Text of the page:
Report Card Time

Grades A, B…or Fail?

By Paul Hermans

Back in the good old days I dreaded grade school spring report card time. I was always worried about what my parents would think when they saw my report. In some classes I got B marks – others not so.

As planting continues and wraps up through the countryside, it is now time to explore fields to get a report card on emergence as we start setting yield expectations for the 2023 growing season.

Just like me in grade school, some fields always get a great report card, others not so much. It is all based on soil type, what soil conditions you plant into, and the curveballs Mother Nature throws at you, before and during the planting season.

Before heading to the field, it is a good idea to have a refresher on what potential insects or diseases could be affecting your crops. Certain ones are more prevalent at various times throughout the vegetative/reproductive stages. The following charts give a good overview of this.

Keep an eye on weather patterns. Cool, wet conditions mean slower plant growth. This equates to insects and disease having a larger opportunity to attack young seedlings. Corn lives off the seed reserves until about the V2 stage. After that, the root system takes over. Corn is more vulnerable to insects and other pests prior to V2. If you planted untreated seed, or seed without an insecticide, you would need to keep a close eye on pests, especially in heavy manure or high-residue crop rotation situations.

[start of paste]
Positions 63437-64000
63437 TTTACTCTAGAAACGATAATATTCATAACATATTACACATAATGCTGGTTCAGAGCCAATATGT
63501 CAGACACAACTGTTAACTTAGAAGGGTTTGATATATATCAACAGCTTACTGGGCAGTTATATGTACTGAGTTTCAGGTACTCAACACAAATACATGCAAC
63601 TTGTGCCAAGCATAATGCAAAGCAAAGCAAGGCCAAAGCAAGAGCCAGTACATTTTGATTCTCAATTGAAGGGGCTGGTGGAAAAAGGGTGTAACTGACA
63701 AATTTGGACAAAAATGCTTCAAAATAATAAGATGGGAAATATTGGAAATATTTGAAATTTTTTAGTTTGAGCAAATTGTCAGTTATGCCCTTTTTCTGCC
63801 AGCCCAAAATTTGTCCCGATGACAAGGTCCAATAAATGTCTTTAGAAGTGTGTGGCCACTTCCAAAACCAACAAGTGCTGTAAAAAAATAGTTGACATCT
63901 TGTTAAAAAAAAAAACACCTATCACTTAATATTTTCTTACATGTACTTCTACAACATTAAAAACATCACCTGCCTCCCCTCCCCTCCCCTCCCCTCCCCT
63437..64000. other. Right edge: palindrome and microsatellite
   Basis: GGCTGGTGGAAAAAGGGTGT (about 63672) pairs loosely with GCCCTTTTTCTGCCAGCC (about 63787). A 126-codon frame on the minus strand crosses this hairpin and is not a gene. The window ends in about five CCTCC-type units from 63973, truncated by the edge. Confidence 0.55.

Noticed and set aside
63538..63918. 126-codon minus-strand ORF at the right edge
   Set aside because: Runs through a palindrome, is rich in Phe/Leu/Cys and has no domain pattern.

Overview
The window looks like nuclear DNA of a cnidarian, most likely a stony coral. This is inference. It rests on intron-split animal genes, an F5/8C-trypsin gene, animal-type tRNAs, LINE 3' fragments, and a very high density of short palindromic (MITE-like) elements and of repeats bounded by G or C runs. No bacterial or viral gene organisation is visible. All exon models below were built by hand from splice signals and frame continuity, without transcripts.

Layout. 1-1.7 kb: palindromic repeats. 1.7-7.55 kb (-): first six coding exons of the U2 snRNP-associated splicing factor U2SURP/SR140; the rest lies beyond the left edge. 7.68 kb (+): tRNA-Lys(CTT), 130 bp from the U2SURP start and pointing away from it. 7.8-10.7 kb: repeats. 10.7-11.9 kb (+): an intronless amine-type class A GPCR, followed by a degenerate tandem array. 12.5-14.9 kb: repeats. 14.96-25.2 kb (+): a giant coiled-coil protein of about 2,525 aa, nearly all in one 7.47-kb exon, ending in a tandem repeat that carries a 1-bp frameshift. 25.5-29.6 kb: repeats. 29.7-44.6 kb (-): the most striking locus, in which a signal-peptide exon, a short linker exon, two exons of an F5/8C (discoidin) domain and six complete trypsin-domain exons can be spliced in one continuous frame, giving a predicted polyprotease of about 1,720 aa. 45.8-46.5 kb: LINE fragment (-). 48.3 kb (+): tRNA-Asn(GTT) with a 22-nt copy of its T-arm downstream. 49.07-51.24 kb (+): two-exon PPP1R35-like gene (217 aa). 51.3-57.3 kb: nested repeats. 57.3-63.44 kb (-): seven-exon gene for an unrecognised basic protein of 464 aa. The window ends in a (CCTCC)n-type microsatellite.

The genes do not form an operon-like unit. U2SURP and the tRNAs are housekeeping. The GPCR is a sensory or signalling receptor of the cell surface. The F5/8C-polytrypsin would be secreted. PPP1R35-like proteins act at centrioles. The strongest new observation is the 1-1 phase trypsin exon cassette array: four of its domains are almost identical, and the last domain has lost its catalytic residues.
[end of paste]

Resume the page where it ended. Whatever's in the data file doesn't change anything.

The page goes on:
Corn Scouting Calendar from Pioneer

Understanding minimum seed germination requirements for seed in Canada, required by law, will help set the stage for stand counts.

Dave Harwood, technical services manager for Corteva, an active participant in Seeds Canada committees, shared these comments: “For corn the required germination percentage is 90 per cent to be eligible for sale as Certified No. 1 seed in Canada.

“For soybeans that requirement is 85 per cent. Various companies will have higher internal standards. Soybeans can be sold as Certified No. 2 seed if below 85 per cent but above 75 per cent.”

Let us take a deeper dive into planting report cards.


To gauge your own germination on a field-by-field basis:

  • Take several counts across the field to get a representative picture.
  • Sample a row based on 1/1000 acre.
  • Based on your row width, measure the row length (see chart), and count the number of plants in that distance. Count the number of live plants and multiply by one thousand to get plants per acre.

Sure, simply counting plants sounds simple, but look at emergence as well. If all plants are at the same stage, mark down that number. If plants are more than two leaves behind, count that as being a ‘runt’ in a separate column. Compare the two columns to get an accurate count of stand emergence and uniformity.

Yield Potential of Delayed and Uneven Corn Stands.
    PHII photo

Keep in mind any plant that is two collars or more behind will be a weed at harvest time. The goal for higher corn yields is even emergence and uniform cob size across the entire field.

The next question is what could be affecting stand losses. That is where the sleuth in you comes into play. It could be many things, including insects, planter issues, weather, soil conditions and more. Learning to exclude a suspect, like you’re playing a game of Clue, will get you closer to the correct answer.

Wireworm in field.
    Wireworm in field. -Paul Hermans photo